A functional anatomical study of associative learning in humans

Author(s): Molchan SE, Sunderland T, McIntosh AR, Herscovitch P, Schreurs BG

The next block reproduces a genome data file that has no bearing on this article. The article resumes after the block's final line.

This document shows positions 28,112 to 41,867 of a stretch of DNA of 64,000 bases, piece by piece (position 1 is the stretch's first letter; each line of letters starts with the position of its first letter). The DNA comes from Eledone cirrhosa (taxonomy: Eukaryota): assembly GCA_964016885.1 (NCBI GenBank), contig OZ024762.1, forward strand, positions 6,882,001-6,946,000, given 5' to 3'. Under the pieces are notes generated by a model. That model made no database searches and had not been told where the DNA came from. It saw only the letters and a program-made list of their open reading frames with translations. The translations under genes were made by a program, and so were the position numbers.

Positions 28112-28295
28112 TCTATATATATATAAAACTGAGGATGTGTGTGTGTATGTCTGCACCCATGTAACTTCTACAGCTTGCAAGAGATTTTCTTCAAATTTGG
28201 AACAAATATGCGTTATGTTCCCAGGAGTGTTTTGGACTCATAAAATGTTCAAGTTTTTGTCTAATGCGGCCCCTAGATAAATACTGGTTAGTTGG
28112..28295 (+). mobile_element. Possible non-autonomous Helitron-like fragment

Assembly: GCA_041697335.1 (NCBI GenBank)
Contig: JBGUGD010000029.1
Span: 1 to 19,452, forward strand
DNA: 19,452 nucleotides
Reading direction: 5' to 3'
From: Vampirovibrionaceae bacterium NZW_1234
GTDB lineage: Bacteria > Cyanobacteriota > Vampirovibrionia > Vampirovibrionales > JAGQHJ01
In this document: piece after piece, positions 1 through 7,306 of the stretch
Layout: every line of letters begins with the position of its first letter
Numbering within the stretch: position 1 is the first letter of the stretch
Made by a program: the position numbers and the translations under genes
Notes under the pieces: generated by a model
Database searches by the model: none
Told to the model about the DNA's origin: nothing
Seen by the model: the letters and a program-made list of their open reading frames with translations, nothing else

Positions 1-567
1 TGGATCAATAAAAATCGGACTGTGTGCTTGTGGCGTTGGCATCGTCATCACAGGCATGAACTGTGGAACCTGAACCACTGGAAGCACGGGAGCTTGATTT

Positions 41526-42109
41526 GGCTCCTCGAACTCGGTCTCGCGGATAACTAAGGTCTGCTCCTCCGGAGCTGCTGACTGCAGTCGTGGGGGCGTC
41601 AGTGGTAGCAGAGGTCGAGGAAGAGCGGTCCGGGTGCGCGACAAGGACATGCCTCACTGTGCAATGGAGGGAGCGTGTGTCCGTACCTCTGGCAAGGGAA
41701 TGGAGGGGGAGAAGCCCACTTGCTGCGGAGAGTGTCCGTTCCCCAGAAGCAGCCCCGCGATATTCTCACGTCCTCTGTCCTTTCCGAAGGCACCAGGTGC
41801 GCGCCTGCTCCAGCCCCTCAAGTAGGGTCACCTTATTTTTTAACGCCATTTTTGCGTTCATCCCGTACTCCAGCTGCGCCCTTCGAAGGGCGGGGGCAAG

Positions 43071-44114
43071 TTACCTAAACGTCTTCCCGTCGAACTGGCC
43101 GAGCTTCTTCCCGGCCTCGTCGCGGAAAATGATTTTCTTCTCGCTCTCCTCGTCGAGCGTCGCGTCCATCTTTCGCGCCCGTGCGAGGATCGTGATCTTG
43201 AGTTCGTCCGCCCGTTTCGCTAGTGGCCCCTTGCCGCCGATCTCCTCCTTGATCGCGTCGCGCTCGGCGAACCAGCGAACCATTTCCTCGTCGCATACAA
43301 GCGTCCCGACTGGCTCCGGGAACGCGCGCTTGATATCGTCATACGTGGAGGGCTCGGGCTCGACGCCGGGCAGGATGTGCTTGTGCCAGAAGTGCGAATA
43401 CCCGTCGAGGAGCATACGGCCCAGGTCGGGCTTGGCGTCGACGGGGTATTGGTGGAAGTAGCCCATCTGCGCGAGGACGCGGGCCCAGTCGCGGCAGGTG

The purpose of the study was to map the functional neuroanatomy of simple associative learning in humans. Eyeblink conditioning was studied in eight normal volunteers using positron emission tomography and H215O. Regional cerebral blood flow was assessed during three sequential phases: (i) explicitly unpaired presentations of the unconditioned stimulus (air puff to the right eye) and conditioned stimulus (binaural tone), (ii) paired presentations of the two stimuli (associative learning), and (iii) presentation of the conditioned stimulus alone. During associative learning, relative to the unpaired phase, blood flow was significantly increased in primary auditory and left posterior cingulate cortices and significantly decreased in areas of the right cerebellar, right prefrontal, right parietal, and insular cortices and right neostriatum. The lateralization of the changes may relate to the functional organization of memory and learning processes in the brain. The activation in primary auditory cortex is an example, using a neuroimaging technique, of a learning-related change in primary sensory cortex in humans. The changes in areas such as the cerebellum, prefrontal cortex, and neostriatum provide support for their roles in associative learning as proposed by animal models. Moreover, these findings show that in humans, even simple classical conditioning involves distributed changes in multiple neural systems.

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